My  thoughts: This book contains many creative ideas – using, as the title says, cardboard.  And while cardboard in its many forms (cartons, paper towel tubes, toilet paper tubes, other) is not the only material needed, many of the other materials are ones you will likely already have at home! Plus, you can put those Amazon shipping cartons to fun use! A helpful material list for each craft and step-by-step photographic instructions help the reader work towards a cool end result – be it something just pure fun, a costume, playtime use, games, props to put on shows, and more. My favorite sections were those on Ancient Egypt (could be because of our recent visit to the amazing local museum here – a travel post on that to come in the next couple of weeks!), space (our Kennedy Space center visit?), and the section ‘Put on a Show’ which includes crafts for a rock concert, puppet show, and carnival fun among others.  Displaying the end results of my creations?? In a future post – coming soon!!

Note: While some crafts can be completed by kids by themselves, many of the crafts will need an older kid or adult help/supervision to complete. But – be warned, this can be addictive for those who love creating – like my DD and me (and my DH will not be a happy camper as he prefers cardboard boxes and used paper towel holders in the recycle bin usually!) This book while, will appeal more to younger kids, creative ‘uns of all ages will have fun exploring these ideas…

Rating: B+
Reading Level: Ages 7 to 11
Reread Level: 5/5


Disclaimer:Thank you to NetGalley and to the publishers for sending me a digital review copy of the book – Epic Cardboard Adventures. I was not compensated for my reviews. My thoughts were in no way influenced by the author or publicist. They are my personal opinions formed when I read these books.

Note: this post contains Amazon affiliate links. 

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13 Board Games For Those Days of Bored(om)

By January 11, 2018 Everything Else, Family, Learning, Reviews

There are days when you want to cozy up in that little nook, with a cup of something hot (my choice – some peppermint tea or hot chocolate!), and read a book. Or you could still stay in that nook – the slightly larger cozy nook of your home – and play board games with the rest of the family to drive away bored (om). For those days, I have some suggestions that my kids always bring out and love to play (and if mom and dad join in, all the better)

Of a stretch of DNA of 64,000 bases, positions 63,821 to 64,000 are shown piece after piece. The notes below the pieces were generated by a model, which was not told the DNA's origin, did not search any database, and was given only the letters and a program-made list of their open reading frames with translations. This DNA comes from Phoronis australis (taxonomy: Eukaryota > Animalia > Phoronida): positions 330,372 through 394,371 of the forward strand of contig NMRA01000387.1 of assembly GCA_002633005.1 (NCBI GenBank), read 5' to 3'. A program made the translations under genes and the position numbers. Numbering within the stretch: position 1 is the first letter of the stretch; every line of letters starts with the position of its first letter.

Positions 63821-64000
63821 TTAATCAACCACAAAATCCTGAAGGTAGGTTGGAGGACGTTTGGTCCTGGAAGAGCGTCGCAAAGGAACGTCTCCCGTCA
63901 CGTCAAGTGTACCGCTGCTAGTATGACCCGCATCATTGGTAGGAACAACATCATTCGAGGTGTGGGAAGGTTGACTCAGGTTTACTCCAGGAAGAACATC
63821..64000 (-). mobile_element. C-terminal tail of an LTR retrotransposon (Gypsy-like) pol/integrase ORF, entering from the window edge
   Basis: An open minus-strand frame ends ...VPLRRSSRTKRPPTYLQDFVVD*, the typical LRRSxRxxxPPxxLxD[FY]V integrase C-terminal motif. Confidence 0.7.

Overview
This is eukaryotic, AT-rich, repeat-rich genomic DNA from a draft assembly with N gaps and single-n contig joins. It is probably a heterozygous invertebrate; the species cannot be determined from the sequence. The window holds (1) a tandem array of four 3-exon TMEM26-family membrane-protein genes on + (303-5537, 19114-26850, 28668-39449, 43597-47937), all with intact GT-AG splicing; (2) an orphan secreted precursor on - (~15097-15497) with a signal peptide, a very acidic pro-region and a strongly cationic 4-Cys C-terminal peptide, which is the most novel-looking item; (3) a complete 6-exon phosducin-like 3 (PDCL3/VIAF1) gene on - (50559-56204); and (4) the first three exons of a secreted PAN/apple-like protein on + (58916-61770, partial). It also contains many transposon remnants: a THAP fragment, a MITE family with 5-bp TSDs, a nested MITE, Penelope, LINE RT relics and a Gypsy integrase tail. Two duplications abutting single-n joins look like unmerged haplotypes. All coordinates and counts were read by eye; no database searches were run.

From strategy games that we are still learning the tips and tricks of (like Forbidden Island) or classic strategy games like Battleship to geography games (Scrambled States and Do You Know Where You Are?); from games that require focus (like Jenga) to games of luck/throw of the dice (like Sorry); from classic favorites like Monopoly and Uno to word games like Story Cubes and Taboo – this list covers all of them. (And you might notice the absence of Scrabble – well, that is another favorite too!)

  1. Forbidden Island
    A strategy game top-rated by Mensa, and pretty popular on Amazon, this game does need you to think ahead and strategize. We are still learning the tricks of the game, each time we play.
  2. Qwirkle Board Game – 
    Another strategy game where a little bit of luck is involved too – this can be played by people of all ages – line up tiles matching shapes and/or colors to score higher with smarter matches
  3. Scrambled States of America
    How well do you know your states? Find the Sunshine State; the state that shares borders with the maximum # of states; a state that begins with A; questions on cards range from the obvious to the harder and you learn your states definitely in this fun game
  4. Story Cubes
    This game can provide hours of fun while engaging your imagination. Perfect to come up with story ideas if you are ever facing a writer’s block. A family favorite that all of us play at all odd hours of the
    day. This game is simply put, genius!
  5. Uno 
    Well, you know!
  6. Jenga 
    What is the highest tower you have built ever? Be truthful! Are you a Jenga champion? (I am not!)